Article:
How to Change SSL Certificate Providers

Something we get asked a lot is how one would go about changing SSL providers or certificate authorities (CAs). We get it — SSL replacement seems like a pretty challenging task, but it’s really not.

Basically, you just replace the SSL certificate you were using with one from the new certificate authority you’ve chosen. People change CAs all the time. In fact, that’s one of the most common things we help businesses and website with. There are all kinds of reasons to switch CAs.

  • Pricing
  • Product selection
  • Customer service
  • Lack of faith in the CA
  • CA distrust issues

So, How DO You Change SSL Certificate Providers?

Fortunately, changing isn’t difficult. You go through the process just like you normally would:

Bear in mind that you’ll need to furnish validation information with your new CA and undergo the process again. CAs can reuse validation information for up to 27 months. However, because CAs don’t share information, you’ll need to allow time for validation to complete.

There are also considerations if you’re using automation. This is especially the case if you’re using an automated certificate management environment (ACME) or a third-party certificate management solution. You’ll need to go into your configurations and have your server start making calls to your new CA. The way to do this varies by platform, but in general you want to make sure you’re not still getting certificate issued by the old CA.

What Else Should I Worry About When Changing SSL Certificate Providers?

You may also want to consider updating your certificate authority authorization (CAA) records to block the CA you’ve left from issuing any more certificates for your domains.

If you decide to change ssl certificate providers, the important thing is not to overthink it. SSL certificates were designed to be swapped out regularly — regardless where you get them from.

If you’re interested in switching, take a look at a curated selection of our most popular products. We guarantee our prices are the lowest you’ll find anywhere on the internet. If you do find a lower price, show us and we’ll match or beat it — depending on how generous we’re feeling that day.

Switch to a New SSL Certificate Provider & Save Up to 88%!

No matter whether you’re looking for DV, OV, or EV SSL Certificates, we’ve got the best selection at the best prices — period. Change SSL certificates now — we offer DV SSL certificates starting as low as $5.88 per year!

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Free Multi Domain SSL Certificate — Is it Really Possible?

Is a free multi domain SSL certificate really possible? Sure. Almost anything is possible. Maybe a certificate authority (CA) will be visited by a trio of ghosts one Christmas Eve and then awaken to throw its windows open and announce itself reformed. Maybe he’ll even buy a turkey and bring it to your house, dote on your son who has a disability, and give you a raise.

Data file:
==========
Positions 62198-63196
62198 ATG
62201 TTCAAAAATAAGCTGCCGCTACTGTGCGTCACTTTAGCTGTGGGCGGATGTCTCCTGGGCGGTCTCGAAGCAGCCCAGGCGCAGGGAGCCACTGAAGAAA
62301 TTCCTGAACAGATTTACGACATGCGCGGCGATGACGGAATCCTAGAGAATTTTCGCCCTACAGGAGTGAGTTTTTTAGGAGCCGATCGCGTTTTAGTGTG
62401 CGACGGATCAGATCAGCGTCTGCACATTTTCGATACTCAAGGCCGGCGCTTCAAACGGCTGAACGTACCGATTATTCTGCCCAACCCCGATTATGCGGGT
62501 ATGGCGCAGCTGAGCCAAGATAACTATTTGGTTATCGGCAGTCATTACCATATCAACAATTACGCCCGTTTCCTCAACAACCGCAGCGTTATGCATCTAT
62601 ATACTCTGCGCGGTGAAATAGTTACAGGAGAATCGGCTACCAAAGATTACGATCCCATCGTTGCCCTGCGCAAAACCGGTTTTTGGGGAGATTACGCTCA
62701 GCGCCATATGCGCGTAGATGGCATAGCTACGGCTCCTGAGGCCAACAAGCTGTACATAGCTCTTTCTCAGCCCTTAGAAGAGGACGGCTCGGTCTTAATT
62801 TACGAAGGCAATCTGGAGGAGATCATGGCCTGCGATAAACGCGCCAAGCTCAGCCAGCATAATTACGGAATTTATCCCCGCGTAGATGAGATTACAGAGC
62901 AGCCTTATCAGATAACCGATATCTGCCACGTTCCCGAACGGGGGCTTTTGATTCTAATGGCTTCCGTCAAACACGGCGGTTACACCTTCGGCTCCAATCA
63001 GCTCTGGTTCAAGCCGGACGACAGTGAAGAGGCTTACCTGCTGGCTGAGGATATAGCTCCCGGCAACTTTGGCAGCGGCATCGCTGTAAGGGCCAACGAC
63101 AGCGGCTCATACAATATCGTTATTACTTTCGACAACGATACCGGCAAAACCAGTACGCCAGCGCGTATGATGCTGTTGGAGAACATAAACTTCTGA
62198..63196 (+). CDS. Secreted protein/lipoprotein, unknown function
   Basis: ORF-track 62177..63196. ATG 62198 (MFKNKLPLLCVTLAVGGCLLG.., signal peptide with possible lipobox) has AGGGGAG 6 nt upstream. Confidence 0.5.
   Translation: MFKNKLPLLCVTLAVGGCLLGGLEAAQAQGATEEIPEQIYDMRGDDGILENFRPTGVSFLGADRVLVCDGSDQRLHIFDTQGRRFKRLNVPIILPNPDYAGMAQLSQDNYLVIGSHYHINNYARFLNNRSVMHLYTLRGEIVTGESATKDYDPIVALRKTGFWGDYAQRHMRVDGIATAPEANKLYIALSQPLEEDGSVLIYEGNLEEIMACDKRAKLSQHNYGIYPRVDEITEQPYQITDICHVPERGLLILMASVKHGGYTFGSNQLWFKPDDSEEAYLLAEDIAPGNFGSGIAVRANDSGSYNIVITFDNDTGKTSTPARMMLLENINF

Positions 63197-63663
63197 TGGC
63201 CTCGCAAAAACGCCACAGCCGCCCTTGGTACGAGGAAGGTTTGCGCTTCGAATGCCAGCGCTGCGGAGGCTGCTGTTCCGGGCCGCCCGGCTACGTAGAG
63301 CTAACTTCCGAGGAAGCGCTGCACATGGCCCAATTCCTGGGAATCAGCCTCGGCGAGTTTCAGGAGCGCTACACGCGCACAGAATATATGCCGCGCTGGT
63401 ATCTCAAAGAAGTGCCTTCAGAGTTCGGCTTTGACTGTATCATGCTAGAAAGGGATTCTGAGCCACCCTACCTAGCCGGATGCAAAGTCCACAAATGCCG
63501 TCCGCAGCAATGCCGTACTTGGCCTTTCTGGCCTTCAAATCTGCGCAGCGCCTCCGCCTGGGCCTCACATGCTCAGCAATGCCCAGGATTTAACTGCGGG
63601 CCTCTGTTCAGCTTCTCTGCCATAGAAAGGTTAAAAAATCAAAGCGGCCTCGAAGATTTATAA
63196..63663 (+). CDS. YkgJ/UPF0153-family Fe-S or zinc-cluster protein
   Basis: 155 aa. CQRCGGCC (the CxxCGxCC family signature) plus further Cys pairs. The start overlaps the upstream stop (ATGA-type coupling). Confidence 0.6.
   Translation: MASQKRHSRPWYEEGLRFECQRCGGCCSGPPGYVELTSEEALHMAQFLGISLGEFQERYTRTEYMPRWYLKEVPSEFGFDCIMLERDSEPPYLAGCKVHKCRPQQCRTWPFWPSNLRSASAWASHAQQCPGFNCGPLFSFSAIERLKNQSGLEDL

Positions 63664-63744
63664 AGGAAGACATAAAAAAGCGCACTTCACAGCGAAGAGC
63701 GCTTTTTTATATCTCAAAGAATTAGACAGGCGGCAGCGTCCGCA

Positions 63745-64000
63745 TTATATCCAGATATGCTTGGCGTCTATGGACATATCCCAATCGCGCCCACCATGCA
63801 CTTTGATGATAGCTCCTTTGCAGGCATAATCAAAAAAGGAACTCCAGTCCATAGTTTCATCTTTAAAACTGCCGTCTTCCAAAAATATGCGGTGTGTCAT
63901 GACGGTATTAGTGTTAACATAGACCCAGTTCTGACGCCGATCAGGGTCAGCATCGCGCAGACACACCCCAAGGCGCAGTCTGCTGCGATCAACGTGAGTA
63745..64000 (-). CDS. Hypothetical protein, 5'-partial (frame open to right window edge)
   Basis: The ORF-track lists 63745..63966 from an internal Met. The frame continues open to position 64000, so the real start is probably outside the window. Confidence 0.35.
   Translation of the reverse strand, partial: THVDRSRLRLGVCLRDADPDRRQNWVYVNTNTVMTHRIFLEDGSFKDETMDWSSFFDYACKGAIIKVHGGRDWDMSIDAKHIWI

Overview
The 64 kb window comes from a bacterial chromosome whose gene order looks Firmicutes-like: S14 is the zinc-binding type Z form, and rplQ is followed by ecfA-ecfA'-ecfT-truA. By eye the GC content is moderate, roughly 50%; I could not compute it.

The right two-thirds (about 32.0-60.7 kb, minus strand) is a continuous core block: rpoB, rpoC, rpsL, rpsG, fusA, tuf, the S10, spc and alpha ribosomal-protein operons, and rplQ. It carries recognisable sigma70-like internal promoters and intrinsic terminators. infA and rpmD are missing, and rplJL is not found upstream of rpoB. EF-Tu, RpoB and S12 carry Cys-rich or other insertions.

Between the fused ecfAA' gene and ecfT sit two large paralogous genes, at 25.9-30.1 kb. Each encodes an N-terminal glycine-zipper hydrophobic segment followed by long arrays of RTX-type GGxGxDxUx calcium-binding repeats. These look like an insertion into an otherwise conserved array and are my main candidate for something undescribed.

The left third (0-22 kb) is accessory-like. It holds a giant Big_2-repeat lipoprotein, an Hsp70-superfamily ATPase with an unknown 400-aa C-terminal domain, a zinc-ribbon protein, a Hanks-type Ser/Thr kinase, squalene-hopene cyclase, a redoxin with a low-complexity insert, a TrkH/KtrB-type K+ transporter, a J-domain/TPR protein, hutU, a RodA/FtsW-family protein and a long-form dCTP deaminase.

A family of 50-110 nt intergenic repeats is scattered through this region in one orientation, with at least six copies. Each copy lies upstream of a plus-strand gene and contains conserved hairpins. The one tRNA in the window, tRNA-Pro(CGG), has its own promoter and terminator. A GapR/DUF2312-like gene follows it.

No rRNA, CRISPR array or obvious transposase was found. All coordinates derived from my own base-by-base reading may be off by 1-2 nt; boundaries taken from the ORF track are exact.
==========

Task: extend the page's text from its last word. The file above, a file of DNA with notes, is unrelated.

Wouldn’t that be nice?

Now, let’s return to Earth and remember capitalism — you know, the whole money-making deal — and move beyond such wishful thinking. No. You cannot get a free multi domain SSL certificate. You can get free single domain SSL certificates, which you can then install on each website individually. But that means a lot of PKI certificate management work on your side to try to keep them all straight.

Just being realistic, though, the CA industry is not going to sanction your thriftiness and let you encrypt your entire portfolio of websites using a single free multi domain SSL certificate.

Why You No Free Multi Domain SSL Certificate?!

No, all kidding aside, it’s just too much work to validate a multi domain SSL certificate without for free. As with everything else in life, there are expenses associated with validation and the issuance of certificates — and this isn’t something that can be offered for free realistically.

We do have some good news, though. While we’re not going to give you a free multi-domain SSL certificate, we will provide you with a selection of the lowest priced multi-domain SSL certificates you’ll find on the internet. We buy these certificates from the CAs in bulk at incredibly low prices and then flip them at razor-thin margins to ensure you get the best prices anywhere.

So, long story short: No, you can’t have a free multi domain SSL certificate, but we can sell you the internet’s cheapest multi domain SSL certificate.

Don’t believe us? Here, take a look for yourself:

Purchase a Multi Domain SSL Certificate and Save Up to 89%

We offer the best discount on all types of Multi Domain SSL Certificates. Our offerings include Comodo Positive Multi Domain SSL Certificates, which start for as little as $18.68 per year.

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What is SSL Client Certificate Authentication and How Does It Work?